Also, on GW freshman class Facebook page, there have been instances of conservatives posting about an upcoming event and liberals leaving snarky remarks in the comment section. This is rude and unnecessary. We aren't advancing any progressive cause; we're just being jerks. And that's not okay. Conservative should feel free to express their opinions and organize their own events without being harassed and ridiculed by the left. Marginalizing conservatives serves no legitimate purpose. We should respect conservatives for being passionate about what they believe in and putting their ideas into action. And we should do the same.

The old saying about sticks and stones is ridiculous. Any writer knows that words have tremendous power. Words can hurt, but they can also heal. Words can divide a nation but they can also bring one together. I think we have a moral obligation to use our words for good. I got involved in politics because I care about people. And in the battle for social justice and economic fairness, liberals should not let our compassion become collateral damage.

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12 Things Young Republicans Are Tired Of Hearing

A dozen myths about conservatism and what the real deal is.

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As a college student, I know a lot of people my age consider themselves very liberal. It's a rare occasion when you meet another conservative on campus. Being a young Republican, there are several negative assumptions that come along with that.

Here is a list of 12 things we're all tired of hearing.

1. "You're only a Republican because your parents are."

Yes, my parents are both Republican and that's where my morals and beliefs were first taught, but I am my own person. I have done my own research and decided that my views side with the Republican Party. There are several things that even my parents and I disagree on. I wouldn't choose to be a Democrat just so I could be different.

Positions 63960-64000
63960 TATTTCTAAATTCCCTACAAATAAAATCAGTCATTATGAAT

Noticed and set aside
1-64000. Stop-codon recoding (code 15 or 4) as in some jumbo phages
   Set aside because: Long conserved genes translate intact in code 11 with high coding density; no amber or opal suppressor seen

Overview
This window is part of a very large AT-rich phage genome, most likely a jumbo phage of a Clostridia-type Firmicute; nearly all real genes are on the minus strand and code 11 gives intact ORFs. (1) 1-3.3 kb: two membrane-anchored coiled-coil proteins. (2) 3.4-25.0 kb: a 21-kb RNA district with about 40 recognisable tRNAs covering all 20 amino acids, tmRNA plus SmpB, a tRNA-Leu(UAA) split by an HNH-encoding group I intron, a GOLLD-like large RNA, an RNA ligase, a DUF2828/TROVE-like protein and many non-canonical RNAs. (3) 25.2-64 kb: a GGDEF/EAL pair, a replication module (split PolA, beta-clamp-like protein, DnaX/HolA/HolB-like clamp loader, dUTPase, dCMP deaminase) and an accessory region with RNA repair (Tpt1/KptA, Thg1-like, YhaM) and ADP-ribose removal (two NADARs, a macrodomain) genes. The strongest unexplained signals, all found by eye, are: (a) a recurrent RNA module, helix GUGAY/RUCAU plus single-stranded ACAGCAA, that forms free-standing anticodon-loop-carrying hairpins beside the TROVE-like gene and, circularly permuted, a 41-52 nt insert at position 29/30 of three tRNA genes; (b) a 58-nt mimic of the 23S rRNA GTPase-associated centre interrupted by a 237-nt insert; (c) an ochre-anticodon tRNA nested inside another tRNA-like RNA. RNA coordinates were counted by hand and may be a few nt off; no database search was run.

2. "I bet you support Trump."

While many Republicans my age are supporting Trump, that doesn't mean we all are. We're entitled to our personal opinions and assuming we're all the same is incorrect. Just because you are a Republican doesn't mean you automatically support Trump.

3. "You're racist, sexist, etc."

This couldn't be farther from the truth. There are so many Republicans that come from unique racial and cultural backgrounds, both genders included. Take Marco Rubio, Condoleezza Rice, Ben Carson, and Bobby Jindal. These are just a few of the many, many examples.


4. "You're uneducated about the issues."

Just because someone has a different opinion than you doesn't mean they're wrong or uninformed.


5. "You're only a Republican because you're rich."

I am by no means rich. Did my parents have enough money to support their family? Yes, and I'm very blessed for that. However, they didn't pay for everything. As for college, I worked my butt off to get scholarships and opportunities to succeed. I was taught at a very young age that money requires work and things aren't just handed to you. That's exactly the reason why I strongly support capitalism.


6. "Why don't you want free college?"

NOTHING IS FREE. Would free college be awesome? Absolutely! However, I do not believe it's fair to tax working people to pay for it. If you want something, work for it.


7. "The GOP is a bunch of old, white men."

This is so untrue. I mean take a look at all the well-known conservatives in America. Lauren Conrad, Britney Spears, Carrie Underwood, Carly Fiorina, Condoleezza Rice, Megyn Kelly, Elizabeth Hasselbeck, and so many more. Point proven.